Confusion Over Oxygen Cap Involves More than Just Typo
Ivan Rodriguez, owner of IR Medical Equipment in Miami, is
astounded at the hit he thinks the Deficit Reduction Act will have
on his oxygen business.
“I think it will affect at least 50 percent of my
business,” he said, “and maybe more.”
Like other oxygen providers across the country, Rodriguez
expressed shock and concern over the controversial act. And he has
“What does this mean if, after 36 months, a patient calls
and I'm not being paid? What do I do?” he asked. “What
happens for patients who have already been on oxygen for that long?
And, God forbid, what happens if one of my patients dies [after the
equipment title transfers]? How will this affect liability? Will I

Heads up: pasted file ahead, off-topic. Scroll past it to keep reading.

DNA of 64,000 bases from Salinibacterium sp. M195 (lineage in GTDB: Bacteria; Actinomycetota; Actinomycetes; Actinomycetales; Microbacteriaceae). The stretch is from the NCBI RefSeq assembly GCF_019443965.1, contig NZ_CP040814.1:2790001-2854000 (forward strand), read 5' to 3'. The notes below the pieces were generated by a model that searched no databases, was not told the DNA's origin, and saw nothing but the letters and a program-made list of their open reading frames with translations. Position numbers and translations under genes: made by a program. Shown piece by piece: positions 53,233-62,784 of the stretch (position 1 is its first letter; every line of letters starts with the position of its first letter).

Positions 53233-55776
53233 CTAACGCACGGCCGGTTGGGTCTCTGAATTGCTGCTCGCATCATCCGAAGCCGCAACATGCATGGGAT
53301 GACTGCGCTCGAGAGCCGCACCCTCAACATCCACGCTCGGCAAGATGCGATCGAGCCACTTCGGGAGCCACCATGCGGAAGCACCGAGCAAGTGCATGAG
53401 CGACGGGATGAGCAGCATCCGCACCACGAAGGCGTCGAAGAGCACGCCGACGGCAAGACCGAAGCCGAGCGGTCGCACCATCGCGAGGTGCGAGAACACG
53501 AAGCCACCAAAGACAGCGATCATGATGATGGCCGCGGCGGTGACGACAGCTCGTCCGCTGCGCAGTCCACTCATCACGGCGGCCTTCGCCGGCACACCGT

Such questions about how beneficiaries will receive ongoing care
and services past the 36-month rental limit have mushroomed from
stakeholders since President Bush signed the DRA Feb. 8.
AAHomecare pointed out the legislation does contain broad
language regarding “payments for oxygen” and
“maintenance and service” after the title transfer, but
said it includes “no specifics.”
Compounding the confusion, while government officials say the
DRA is a done deal, some on Capitol Hill have differing opinions as
to whether the measure is even law. Because the Constitution
dictates that each chamber pass bills in identical form, a legal
debate emerged when the Senate and House approved different
versions of the bill due to a clerical typo.
Last month, HHS Secretary Michael Leavitt said he is presuming
the DRA is law, “and we're moving forward on that
basis.” But a federal lawsuit challenging the legality of the
act has been filed by an Alabama attorney, and legal experts say
others could follow.
Meanwhile, AAHomecare said it has commissioned a study to
collect the exact costs of providing oxygen service.
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